At the turn of the century, job seekers started to care less about working for a well-known company and more for workplaces that support their goals. Modern employees universally agree that employers need to do more than just offer a bi-weekly paycheck and 40-hour weeks.

As companies continue to adapt to the changing landscape the Great Resignation created, quality employers should look towards “Best Places to Work” winners for inspiration.

5 Traits Prospective Employees Want From Companies

Employer review websites like JobSage are noticing a grammatical shift in workplace attitudes. Nowadays, you can’t win over candidates by offering high wages, but decent pay doesn’t hurt.

1. The Best Companies Take Care of Their Employees

Your company is only as good as the people within it, but some businesses are more concerned with filling vacancies instead of finding talent. Employers will often put profits ahead of their employee’s needs, which ironically does more to empty their pockets than it fills them.

When your employees feel cared for, they start to trust their employers. Generous perks, like top-of-the-line health insurance and paid days off, can improve your employee relationships.

A healthy culture should matter to all employers who want their employees to not only work well, but live well. When your employees are healthy, everything else falls into place.

BAF, one of the Glassdoor winners on the “Best Places to Work” list, moved one of their employees to a first-floor apartment after an accident with the technology they needed to stay connected. Gestures like these prove to employees that they aren’t just workhorses.

2. The Best Companies Help Workers Pursue Their Passions

The best companies to work for don’t put their employees in strict cardboard boxes that limit their growth. Instead, these employers fit jobs to their employees. By giving their employees the freedom to explore new opportunities, they’re able to pursue their passions and goals.

The profit motive leads us to believe that the only thing worth striving for is a paycheck, but modern employers are seeing that all that money talk kills creativity and stifles innovation.

That’s why some pharmaceutical companies are letting their people “follow the science,” it’s why certain businesses are nurturing employees with sabbaticals or time-off to start a company.

Your employees want to grow within your company, but you need to offer the groundwork for them to flourish. 

Any business that encourages in-house promotions, raises, or training sessions will build a community that’s multi-talented and focused on creating valuable, profitable work.

3. The Best Companies Prioritize Human Connection

The Harvard Business Review found that employee engagement at work has been at an all-time low since 2013. However, research shows that work friendships improve employee satisfaction rates by 50%. People with a best friend at work are 7 times more likely to stay engaged.

Camaraderie isn’t just about having fun; it’s more about a sense of togetherness, developing strong bonds, and solidifying teamwork. Only the best companies support its development. 

Having friends at work is a great predictor of job satisfaction. It isn’t a waste of time to participate in team happy hours, celebrate special occasions, or talk while on the job. Team-building activities, whether in-person or virtual, are a perfect opportunity to build trust between members while boosting morale. Specialized companies like Escapely offer team-building games in which each coworker can bring something to the table, enhancing the team’s feeling of success.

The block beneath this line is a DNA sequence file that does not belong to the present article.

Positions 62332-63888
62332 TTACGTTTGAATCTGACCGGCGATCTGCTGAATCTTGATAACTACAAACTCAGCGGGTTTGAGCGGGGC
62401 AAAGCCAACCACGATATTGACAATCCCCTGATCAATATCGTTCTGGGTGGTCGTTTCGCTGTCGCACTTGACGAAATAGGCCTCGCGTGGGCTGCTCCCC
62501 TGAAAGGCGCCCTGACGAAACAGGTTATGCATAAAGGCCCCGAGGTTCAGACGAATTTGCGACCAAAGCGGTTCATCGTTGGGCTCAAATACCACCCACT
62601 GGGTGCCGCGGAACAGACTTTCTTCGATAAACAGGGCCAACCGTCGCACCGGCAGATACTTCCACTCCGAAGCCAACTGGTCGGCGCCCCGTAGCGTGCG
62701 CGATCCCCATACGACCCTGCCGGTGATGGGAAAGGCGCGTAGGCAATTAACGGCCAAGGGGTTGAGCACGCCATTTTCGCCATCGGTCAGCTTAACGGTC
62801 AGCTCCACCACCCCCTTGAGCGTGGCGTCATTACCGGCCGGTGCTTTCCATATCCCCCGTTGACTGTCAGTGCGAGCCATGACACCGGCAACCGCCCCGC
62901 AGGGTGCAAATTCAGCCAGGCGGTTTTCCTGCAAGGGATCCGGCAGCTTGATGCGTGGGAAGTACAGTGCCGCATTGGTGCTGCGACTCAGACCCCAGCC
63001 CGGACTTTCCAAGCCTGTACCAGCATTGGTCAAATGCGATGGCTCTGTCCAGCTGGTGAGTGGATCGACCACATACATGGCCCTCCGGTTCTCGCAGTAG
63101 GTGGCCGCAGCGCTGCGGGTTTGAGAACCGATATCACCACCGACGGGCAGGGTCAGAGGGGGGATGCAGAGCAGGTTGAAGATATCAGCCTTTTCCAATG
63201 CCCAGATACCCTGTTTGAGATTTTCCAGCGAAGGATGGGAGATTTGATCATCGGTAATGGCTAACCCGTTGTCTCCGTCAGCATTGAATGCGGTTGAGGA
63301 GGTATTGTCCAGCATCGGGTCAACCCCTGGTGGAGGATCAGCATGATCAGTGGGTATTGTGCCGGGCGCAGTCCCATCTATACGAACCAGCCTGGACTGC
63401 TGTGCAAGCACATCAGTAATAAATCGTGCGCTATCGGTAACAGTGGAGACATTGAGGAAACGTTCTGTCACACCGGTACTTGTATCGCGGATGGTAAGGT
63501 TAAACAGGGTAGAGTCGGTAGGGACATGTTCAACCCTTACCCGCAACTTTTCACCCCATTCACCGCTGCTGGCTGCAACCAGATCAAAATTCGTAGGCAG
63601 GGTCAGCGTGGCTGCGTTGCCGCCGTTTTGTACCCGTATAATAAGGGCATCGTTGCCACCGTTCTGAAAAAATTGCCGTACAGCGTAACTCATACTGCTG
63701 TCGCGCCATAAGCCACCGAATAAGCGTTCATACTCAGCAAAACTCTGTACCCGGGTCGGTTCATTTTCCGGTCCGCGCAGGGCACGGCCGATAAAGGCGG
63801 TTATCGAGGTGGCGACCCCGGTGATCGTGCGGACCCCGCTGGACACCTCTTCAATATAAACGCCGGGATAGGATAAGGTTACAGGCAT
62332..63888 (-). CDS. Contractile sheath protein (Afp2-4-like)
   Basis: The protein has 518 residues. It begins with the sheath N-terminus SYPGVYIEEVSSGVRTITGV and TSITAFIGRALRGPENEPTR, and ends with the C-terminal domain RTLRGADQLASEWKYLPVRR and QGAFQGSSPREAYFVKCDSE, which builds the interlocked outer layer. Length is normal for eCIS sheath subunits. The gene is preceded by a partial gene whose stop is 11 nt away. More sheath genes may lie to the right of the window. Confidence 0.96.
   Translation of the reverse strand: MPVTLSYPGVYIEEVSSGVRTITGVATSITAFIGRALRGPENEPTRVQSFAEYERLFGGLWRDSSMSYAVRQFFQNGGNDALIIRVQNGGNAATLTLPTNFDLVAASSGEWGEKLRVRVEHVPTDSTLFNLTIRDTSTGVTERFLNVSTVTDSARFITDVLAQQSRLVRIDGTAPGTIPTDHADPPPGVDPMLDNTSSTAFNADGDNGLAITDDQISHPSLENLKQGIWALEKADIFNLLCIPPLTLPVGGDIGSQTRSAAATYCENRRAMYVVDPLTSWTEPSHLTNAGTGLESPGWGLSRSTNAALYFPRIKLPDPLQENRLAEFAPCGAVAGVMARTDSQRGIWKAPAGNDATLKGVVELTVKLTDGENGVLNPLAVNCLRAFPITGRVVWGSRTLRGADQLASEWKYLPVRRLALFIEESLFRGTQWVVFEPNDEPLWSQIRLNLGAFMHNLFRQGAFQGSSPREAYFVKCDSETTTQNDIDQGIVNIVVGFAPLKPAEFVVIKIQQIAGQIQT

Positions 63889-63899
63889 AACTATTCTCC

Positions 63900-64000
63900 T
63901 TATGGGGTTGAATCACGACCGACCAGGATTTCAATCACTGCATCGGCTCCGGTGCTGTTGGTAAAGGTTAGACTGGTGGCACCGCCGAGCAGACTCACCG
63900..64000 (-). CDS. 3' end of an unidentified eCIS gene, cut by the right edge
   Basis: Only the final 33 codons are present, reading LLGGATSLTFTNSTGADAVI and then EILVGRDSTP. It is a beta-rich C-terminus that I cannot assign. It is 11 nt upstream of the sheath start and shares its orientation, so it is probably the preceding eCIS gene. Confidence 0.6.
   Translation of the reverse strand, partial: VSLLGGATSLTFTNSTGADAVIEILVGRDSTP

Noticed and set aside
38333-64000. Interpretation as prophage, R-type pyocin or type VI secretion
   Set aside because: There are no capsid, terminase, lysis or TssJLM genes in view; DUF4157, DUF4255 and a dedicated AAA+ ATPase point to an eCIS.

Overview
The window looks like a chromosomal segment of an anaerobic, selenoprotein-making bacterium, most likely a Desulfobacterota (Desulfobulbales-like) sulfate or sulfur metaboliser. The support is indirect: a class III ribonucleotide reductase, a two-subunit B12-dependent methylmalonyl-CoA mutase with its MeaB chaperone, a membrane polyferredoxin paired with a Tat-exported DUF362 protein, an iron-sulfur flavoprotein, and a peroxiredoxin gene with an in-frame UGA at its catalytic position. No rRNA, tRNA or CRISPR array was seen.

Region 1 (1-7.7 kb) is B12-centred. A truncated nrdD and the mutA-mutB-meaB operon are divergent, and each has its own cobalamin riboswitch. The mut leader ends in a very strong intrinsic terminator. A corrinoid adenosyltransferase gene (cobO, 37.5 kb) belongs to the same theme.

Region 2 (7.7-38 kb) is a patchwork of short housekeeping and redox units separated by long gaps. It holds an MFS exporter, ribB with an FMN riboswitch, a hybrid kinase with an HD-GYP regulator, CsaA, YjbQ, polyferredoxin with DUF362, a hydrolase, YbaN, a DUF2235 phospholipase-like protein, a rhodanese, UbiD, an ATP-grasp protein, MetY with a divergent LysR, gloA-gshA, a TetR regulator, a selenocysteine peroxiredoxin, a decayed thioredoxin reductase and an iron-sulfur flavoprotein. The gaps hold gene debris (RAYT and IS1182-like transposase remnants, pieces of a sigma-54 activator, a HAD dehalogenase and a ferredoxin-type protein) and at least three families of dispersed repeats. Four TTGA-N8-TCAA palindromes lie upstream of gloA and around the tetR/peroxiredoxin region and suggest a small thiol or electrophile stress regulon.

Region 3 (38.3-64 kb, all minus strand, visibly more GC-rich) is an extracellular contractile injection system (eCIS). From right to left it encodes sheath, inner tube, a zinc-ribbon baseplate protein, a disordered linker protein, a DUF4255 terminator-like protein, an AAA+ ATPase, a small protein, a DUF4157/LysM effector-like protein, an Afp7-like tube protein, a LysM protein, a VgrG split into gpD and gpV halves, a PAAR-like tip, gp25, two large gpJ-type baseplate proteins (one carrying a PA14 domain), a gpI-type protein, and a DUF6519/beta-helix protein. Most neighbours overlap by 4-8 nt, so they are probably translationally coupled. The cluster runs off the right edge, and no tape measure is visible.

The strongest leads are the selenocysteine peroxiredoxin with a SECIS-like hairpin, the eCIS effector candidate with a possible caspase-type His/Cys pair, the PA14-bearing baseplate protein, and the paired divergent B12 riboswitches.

The more connected a workplace is, the more likely they are to be productive as a team. Not only that, but work friends can provide assistance, give advice, and offer support for personal situations. Employers can model their culture by also spending time with their employees.

4. The Best Companies Don’t Micromanage Their People

Employers micromanage for many reasons, but a loss of control, insecurity, and inexperience are the most common. It can be difficult to trust other people with your company, but if you delegate correctly, train your employees, and focus on the big picture, you’ll be much better off.

No one likes to have someone watching their every move, and the very best employers agree. Instead of micromanaging, they’ll encourage employees to take control of their projects.

Once your employees prove themselves, it’s important you let them navigate their workload because you’ll increase their confidence and prepare them for managerial roles in the future.

The companies on the “Best Places to Work” list find that setting individual project goals produces better outcomes than constantly insisting on updates. As long as your employees reach these goals, they’ll “succeed” with the project, so there’s no need to watch over them.

5. The Best Companies Let Their Employees Be Authentic

There’s nothing more demotivating to your employees than confirming that who they are isn’t good enough. Restrictive dress codes for non-safety reasons, punishments for being opinionated, and reducing workplace diversity are all archaic in the modern era.

However, the best employers aren’t willing to force their employees to fit in. Instead, they only put rules in place for other people’s comfort, aka, no strong perfume in the office.

When you’re allowed to be authentic at your job, it’s life-affirming. You’re told by your employer, someone you trust and want to impress, that you’re great just the way you are.
Authenticity has another incredible effect on the workplace: stricter work ethics. People who act in accordance with their values are more likely to choose principle over enticement, are more respectful to their peers, stand up for themselves, and often stay morally engaged.